by this lake (2021)

Inland Tides. Curated by Grace Herbert. RISING. Melbourne 2021

materials: frozen inland lake water, frozen civic water, Harcourt granite, neon light, hydrophones, speakers

Photo credits: Andrew Curtis

Over the festival period, large blocks of ice are incrementally ‘parked’ on the top floor of Golden Square Car Park. The ice blocks are composed of frozen layers of water, sourced from both the Melbourne water supply via the tap, and inland lakes in Victoria. Comprising varying degrees of translucency, mineral content and suspended sediment, as the layers melt, a mingling of lacustrine and civic water leaches over the carpark and out into the city.

Frozen into the ice blocks, hydrophones capture the slowly cracking ice. The live sound is amplified through speakers installed in a nearby stairwell, enabling the transitioning ice forms to be encountered through different senses, at different times and in different spaces.

Embedded within each ice block, boulders of Harcourt granite lie latent in the frozen mass. Harcourt granite, recognised as a valuable building material for the construction of the city of Melbourne, was quarried from Mount Alexander in the mid 1800’s, and features in many of Melbourne’s formative civic buildings, including the original Stock Exchange and Parliament House. The boulders within the ice are the wastage from building blocks extracted from the quarry at this time, with many evidencing the chisel scars produced during the splitting process.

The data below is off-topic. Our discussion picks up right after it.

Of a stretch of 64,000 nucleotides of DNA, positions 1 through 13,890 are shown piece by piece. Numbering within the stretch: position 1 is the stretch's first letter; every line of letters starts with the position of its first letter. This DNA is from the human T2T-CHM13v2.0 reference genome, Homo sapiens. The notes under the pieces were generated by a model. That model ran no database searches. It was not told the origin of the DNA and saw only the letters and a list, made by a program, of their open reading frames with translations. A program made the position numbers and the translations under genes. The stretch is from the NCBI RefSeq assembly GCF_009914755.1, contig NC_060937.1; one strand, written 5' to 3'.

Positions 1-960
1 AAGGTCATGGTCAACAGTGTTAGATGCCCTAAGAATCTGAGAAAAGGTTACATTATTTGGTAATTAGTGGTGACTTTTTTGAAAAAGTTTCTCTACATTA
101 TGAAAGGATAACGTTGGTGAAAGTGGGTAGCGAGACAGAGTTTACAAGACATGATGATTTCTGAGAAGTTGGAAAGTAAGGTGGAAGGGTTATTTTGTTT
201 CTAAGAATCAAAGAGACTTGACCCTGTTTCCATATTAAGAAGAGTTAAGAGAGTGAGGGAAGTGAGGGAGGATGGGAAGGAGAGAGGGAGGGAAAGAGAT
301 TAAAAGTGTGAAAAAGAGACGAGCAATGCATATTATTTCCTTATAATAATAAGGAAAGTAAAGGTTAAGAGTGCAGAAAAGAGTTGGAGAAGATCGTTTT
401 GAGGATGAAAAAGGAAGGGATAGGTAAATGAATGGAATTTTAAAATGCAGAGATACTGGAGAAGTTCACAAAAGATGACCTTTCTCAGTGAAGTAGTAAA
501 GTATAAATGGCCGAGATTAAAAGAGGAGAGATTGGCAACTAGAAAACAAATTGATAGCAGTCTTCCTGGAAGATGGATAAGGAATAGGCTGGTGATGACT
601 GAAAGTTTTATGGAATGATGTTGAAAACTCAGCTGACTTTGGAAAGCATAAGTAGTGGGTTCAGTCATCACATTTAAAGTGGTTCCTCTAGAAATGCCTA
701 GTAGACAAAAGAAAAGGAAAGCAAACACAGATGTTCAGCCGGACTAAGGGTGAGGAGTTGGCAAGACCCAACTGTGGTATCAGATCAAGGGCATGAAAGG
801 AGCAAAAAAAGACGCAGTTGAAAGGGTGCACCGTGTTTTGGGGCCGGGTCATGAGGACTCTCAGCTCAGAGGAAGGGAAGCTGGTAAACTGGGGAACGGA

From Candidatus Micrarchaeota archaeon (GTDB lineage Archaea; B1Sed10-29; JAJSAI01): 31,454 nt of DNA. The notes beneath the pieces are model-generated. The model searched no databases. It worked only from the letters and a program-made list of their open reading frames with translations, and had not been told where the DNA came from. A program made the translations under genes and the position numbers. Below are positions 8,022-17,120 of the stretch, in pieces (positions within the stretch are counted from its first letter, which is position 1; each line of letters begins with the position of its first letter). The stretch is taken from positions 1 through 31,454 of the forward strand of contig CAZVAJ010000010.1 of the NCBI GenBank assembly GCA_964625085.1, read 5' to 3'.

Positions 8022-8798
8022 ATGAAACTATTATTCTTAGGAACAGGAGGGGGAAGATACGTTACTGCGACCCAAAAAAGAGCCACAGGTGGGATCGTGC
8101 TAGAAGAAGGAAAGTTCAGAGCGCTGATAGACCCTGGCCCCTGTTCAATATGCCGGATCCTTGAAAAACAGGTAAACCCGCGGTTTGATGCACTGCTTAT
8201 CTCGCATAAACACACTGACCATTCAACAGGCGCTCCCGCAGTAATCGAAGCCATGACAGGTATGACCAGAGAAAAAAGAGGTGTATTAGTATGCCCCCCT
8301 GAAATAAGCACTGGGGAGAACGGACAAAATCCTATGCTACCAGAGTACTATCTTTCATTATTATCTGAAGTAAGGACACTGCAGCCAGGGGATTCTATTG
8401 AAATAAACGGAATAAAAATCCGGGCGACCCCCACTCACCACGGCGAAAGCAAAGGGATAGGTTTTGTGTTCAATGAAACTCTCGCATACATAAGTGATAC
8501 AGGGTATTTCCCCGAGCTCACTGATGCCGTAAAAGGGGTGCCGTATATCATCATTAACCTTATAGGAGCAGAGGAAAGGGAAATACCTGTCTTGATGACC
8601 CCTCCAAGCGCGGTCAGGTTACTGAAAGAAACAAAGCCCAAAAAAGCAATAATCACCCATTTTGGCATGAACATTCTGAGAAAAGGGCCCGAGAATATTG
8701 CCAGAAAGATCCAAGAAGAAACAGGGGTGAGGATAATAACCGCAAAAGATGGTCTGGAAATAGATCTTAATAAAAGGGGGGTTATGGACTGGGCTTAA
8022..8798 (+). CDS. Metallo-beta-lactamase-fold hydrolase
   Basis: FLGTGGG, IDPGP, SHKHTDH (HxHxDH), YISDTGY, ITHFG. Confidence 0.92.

During the late Devonian period, a vast granite intrusion extended across Victoria and Tasmania (then a connected land mass), part of which resulted in the Harcourt granite batholith. The approximate time of the granite’s formation, 358,900 000 million years ago, has been translated as a sequence of slowly pulsing light wrapped around each frozen boulder, with the duration of each pulse reflecting the average length of a human breath. The light algorithm synthesises the time of the rock’s creation with the rhythm of human breathing, a kind of mingling of geologic and human vital registers.

By This Lake suggests implicit forces at play which are simultaneously still and mercurial, deep and diminishing. Inseparable and contradictory opposites, we are in the thrall of vanishing and enduring forms.